“Sir, there may never be another time to say… I love you, sir.” – Smithers to Mr. Burns, 1991
It’s been 25 years, and Waylon J. Smithers, Jr. is finally coming out of the closet. Officially.
I know what you’re thinking. If you’re a Simpsons fan, you’re probably wondering what the big deal is. Smithers’s homosexuality has been common knowledge throughout Springfield for years now. In the upcoming 27th season, however, Smithers will confirm his feelings to the person who matters most to him.
That’s right: Smithers is going to come out to Mr. Burns.
Previously described as “Burns-sexual” by the show’s producers, it would seem that the only person who isn’t explicitly aware that Mr. Smithers is gay is Mr. Burns, his boss, master, and object of infatuation. The executive producer of the show explained just why they decided now is the time for this to happen.
According to Al Jean, executive producer of The Simpsons, “most people [in Springfield] know he’s gay, but obviously Burns doesn’t.” The big reveal will come in a two-part episode this season.
While this may not seem like a big deal to most Simpsons fans, seeing that Smithers’s closet was pretty much glass to begin with, the truth is that it’s a big deal for animated series and television in general.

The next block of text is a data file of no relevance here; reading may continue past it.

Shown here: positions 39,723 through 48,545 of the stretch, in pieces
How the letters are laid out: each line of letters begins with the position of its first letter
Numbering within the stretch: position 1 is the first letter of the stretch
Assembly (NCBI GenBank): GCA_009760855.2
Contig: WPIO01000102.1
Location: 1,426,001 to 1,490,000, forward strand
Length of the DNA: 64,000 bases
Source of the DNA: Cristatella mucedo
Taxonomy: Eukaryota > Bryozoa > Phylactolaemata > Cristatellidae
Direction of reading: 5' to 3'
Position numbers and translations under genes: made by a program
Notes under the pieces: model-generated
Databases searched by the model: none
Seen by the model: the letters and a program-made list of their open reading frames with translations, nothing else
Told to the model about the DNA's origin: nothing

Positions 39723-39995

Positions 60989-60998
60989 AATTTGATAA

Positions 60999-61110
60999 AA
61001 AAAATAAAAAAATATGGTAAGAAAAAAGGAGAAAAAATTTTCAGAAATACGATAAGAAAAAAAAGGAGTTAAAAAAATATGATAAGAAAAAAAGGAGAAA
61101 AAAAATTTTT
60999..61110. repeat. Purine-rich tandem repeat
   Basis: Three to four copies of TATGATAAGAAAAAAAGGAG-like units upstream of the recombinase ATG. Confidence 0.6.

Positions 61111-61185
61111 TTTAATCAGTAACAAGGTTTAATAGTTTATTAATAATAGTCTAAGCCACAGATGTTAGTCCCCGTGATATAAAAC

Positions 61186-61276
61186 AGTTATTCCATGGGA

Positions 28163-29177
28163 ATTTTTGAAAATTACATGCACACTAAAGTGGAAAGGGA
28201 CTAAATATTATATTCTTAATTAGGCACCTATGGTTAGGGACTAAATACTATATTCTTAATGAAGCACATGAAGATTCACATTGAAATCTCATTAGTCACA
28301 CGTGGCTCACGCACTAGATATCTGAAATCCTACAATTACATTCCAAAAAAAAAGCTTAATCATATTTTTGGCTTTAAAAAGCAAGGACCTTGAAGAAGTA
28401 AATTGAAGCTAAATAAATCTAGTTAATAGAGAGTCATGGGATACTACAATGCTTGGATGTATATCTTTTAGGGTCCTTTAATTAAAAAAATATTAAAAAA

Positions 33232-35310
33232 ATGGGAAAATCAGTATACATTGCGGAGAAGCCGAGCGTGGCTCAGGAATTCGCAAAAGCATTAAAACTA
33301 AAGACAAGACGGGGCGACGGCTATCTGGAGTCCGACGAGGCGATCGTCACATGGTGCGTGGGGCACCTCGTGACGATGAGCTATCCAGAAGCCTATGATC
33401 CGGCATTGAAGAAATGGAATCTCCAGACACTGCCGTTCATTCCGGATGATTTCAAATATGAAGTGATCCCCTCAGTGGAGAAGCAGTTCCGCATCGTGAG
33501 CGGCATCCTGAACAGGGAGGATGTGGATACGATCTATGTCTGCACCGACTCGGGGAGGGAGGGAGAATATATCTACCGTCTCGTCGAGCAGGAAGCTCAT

Easily one of the most popular or recognizable TV programs throughout the world, The Simpsons has been a cultural staple since its premiere in 1989. In 2013, it was ranked by TV Guide as the greatest TV cartoon of all time. In 1999, Time named it the century’s best television series. Regardless of the critics who pan the show as mindless or immoral, it clearly has established a reputation in the world of entertainment.
The head of comparative media studies at MIT, Edward Schiappa, said that “Smithers coming out within that fictional world [of Springfield] mirrors—and reinforces—the mainstreaming of gays and lesbians in the real world.” Like all art and especially satirical television, most of the jokes and storylines on The Simpsons have their basis in reality, including sociocultural, pop, and political events.
To have had Smithers’s gay persona on the show all these years has been a subtle while often comical acknowledgment, and taking the step to come out to Mr. Burns—perhaps the one cantankerous obstacle standing in the way of Smithers’s complete self-acceptance—reinforces a vindication for the gay community as a whole. The stalwart servant coming out to his beloved Mr. Burns is a powerful allusion to the changing world we live in regarding LGBQT issues and the increasing normalcy of alternative lifestyles.
I wonder if Smithers will become an inspiration for a new generation! SHARE this to spread the word! And lest we forget…
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